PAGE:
How and When Employee Breaks Have to be Considered Paid Time

I get many questions from clients about what the law says in relation to paying employees for lunch breaks and other breaks. Both Minnesota Statutes and federal law address this issue. Each source says something different, so when in doubt, apply the standard which is more protective of the employees.

Federal law does not require coffee breaks or smoking breaks. However, federal law does state that when a company does provide these types of breaks, they must be treated as paid time. Meal breaks are treated differently by federal law. Once again, there is no requirement that meal breaks be provided. Because meal breaks serve a different purpose than coffee or smoking breaks, they do not need to be considered paid work time.

Generally speaking, if a coffee break is less than twenty minutes, it should be paid time. If a break is greater than thirty minutes, it may be treated as a meal break. This does not mean that an employee can take as many short breaks as they want to and have to be paid.  Unauthorized extensions of work breaks, or unauthorized breaks which do not follow company break policies do not need to be counted as payable work time if the employer has expressly communicated to the employee the break time parameters and stated that unauthorized extensions or breaks will be punished.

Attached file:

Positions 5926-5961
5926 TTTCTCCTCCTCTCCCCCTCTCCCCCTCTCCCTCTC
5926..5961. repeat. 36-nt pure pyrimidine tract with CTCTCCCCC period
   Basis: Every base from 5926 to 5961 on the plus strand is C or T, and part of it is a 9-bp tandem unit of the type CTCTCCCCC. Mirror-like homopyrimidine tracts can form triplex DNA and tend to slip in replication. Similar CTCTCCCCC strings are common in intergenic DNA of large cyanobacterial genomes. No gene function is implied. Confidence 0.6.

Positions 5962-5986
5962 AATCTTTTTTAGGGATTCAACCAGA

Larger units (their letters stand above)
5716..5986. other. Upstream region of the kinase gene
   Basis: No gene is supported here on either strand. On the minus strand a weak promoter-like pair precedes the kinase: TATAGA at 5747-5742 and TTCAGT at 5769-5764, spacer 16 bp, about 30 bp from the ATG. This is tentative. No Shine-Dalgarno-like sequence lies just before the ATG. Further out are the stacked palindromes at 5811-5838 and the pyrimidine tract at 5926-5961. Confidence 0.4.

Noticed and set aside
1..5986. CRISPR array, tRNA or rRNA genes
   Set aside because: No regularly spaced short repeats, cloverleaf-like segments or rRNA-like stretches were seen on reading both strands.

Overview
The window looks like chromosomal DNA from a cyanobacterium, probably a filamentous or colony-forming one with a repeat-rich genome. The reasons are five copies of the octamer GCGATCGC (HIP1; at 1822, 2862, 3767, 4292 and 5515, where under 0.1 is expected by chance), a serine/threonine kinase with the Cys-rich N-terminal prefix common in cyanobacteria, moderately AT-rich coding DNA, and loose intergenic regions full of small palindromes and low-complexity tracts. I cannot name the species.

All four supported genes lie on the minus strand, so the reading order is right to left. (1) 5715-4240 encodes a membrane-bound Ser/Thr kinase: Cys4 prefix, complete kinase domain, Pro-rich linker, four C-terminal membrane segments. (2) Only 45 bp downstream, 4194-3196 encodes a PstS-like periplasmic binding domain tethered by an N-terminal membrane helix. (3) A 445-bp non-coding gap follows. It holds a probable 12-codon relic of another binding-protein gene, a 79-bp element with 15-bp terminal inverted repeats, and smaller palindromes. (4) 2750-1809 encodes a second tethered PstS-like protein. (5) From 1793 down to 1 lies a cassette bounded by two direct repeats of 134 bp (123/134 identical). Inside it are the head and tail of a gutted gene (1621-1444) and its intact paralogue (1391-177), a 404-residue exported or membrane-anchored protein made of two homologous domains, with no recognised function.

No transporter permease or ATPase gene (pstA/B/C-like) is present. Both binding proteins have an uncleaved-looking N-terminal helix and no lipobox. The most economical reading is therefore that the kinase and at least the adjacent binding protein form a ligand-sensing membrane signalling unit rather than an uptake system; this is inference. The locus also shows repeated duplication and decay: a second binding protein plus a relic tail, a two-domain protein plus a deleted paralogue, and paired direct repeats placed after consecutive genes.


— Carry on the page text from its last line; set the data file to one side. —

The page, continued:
Differing from federal law, Minnesota law does require that employees are given breaks. For every four consecutive hours of work performed, employees must be given a break and permitted to use the nearest restroom. Once again, shorter breaks of up to twenty minutes must be paid time for the employee. Minnesota law also provides meal breaks for employees who work eight or more consecutive hours. The meal breaks do not have to be considered paid time, if they are at least twenty minutes long and the employee is free from all work tasks during that time.

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